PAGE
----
another unfavorable: on the one hand, Mao populated the “People’s Volunteer
Army” with political enemies and Kuomintang members who had not successfully
fled to Taiwan; on the other, the Chinese side lost significantly more soldiers
than any other country that participated in the war.

It is perhaps for these reasons
that Miyoshi Jaeger’s work does feel disjointed in places. The narrative of the
war is presented in mostly chronological order, though each chapter presents a
different aspect of the war. Large parts of the middle of the text focus only
on the United States, China, and, to a lesser extent, Russia. This is not
surprising, given that the war was primarily fought between the United States
and China, but as a result of this focus, much of the effects of the war on
Korea as a country are completely ignored or pushed to the side. As someone of
Korean decent who was looking for some insight as to how the war affected the
Korean psyche, it is a bit disheartening to see Koreans, both North and South,
reduced to broad strokes, or defined solely by leaders such as Syngman Rhee,
the Kim dynasty and Park Chung-hee. Though those figures
are of obvious importance to the history of North and South Korea and for their
parts in the war, the monstrous psychological effect that the war had on the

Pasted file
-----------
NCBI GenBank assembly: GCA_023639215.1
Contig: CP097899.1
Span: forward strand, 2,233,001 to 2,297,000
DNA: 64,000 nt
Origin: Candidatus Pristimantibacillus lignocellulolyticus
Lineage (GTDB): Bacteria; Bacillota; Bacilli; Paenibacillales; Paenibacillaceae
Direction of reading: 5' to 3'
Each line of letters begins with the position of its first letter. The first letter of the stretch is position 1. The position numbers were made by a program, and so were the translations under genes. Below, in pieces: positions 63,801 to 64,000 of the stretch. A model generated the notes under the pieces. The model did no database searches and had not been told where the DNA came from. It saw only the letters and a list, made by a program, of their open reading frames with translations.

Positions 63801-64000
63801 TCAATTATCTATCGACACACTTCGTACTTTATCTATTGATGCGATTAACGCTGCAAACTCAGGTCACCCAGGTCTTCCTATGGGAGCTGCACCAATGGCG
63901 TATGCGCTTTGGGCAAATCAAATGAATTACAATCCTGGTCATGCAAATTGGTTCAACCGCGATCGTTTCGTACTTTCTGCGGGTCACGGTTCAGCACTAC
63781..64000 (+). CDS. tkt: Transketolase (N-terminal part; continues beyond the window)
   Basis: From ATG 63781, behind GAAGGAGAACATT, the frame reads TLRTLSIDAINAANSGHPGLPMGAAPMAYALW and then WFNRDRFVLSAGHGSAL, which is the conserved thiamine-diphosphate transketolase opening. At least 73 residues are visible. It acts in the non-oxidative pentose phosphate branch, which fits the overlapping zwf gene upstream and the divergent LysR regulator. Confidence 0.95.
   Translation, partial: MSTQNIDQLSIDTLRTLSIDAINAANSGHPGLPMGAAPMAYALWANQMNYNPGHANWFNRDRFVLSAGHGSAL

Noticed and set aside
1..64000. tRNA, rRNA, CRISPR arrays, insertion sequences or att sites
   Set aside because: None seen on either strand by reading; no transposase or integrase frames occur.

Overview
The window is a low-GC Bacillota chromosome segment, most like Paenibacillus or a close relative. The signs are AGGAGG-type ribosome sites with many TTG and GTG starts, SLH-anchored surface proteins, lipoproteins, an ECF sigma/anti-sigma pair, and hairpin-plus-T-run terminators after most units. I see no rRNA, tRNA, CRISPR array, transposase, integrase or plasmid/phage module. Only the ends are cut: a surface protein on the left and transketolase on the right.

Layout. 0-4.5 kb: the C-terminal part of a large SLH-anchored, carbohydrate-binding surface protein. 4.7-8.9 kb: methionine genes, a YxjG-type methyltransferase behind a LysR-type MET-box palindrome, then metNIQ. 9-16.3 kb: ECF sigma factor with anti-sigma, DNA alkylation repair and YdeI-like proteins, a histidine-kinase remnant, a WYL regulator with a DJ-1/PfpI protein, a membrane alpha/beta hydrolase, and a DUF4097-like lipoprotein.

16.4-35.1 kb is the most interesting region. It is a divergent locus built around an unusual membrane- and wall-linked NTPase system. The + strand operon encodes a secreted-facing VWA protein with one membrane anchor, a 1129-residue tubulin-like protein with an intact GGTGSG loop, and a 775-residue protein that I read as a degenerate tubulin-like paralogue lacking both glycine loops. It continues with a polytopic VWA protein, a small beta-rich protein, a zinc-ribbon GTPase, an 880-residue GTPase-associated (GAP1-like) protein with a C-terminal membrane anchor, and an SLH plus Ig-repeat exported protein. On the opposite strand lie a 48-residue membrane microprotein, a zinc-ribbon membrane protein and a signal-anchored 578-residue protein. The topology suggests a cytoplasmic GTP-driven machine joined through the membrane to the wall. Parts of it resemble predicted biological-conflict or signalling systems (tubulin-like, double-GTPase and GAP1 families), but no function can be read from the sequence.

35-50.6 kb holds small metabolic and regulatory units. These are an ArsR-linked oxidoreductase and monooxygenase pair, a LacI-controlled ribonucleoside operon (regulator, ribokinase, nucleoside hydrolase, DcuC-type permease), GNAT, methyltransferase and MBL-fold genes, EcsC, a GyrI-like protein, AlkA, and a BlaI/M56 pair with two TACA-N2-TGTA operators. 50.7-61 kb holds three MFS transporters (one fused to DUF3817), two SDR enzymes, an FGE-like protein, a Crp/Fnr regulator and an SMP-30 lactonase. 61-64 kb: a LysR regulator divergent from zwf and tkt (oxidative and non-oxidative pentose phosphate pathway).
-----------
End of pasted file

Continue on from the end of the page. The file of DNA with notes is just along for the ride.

people of both countries is glossed over.

Near the end of the text, the focus
does finally shift a bit back towards Korea, including an interesting section
on how South Korean soldiers, already known for how viciously they waged war
during the Korean War, played a large part in the Vietnam War; indeed, one of
the central theses of the book is that the Korean War was the test run for the
Vietnam War, with the US fighting an almost identical war with Vietnamese
communists as they did in Korea. However, Miyoshi Jaeger shows, at least in
part, how the damage wrought by the Korean War on South Korean led them to
fight more viciously, more intensely, and more “patriotically” than their
American counterparts. We learn that there were two goals for Park Chung-hee,
then the dictator of South Korea: the first was to reestablish the South Korean
army to keep them fit for combat in case fighting with the North resumed; the
other was to gain large amounts of American aid in exchange for more warm bodies
to fight. This, in turn, led to South Korea’s then-stagnant economy finally
getting a jump-start, and, eventually, becoming one of the strongest in Asia.

Though Miyoshi Jaeger denies readers
a focused lens on the people of South Korea, she does present the Korean War as
the frustrating battle that it was and continues to be. It is obvious after
reading this book why, in fact, the two Koreas remain split; they are still, in
many ways, proxy pawns for both the United States and China, though both Koreas
are showing clear signs of beginning to tire of this role, even as they both
know they cannot totally shed the influence of their occupying powers. Sixty
years since the armistice, Korea remains a frozen peninsula, the place where
the Cold War never ended.

Noah Cho teaches English at Marin Country Day School in Corte Madera, California. He is Hyphen's film editor.


Noah Cho

Film Editor

Noah Cho is Hyphen’s film editor. You can find him on Twitter @a_multiracial, where he mostly tweets about his dog and
putting cheese on ramyun.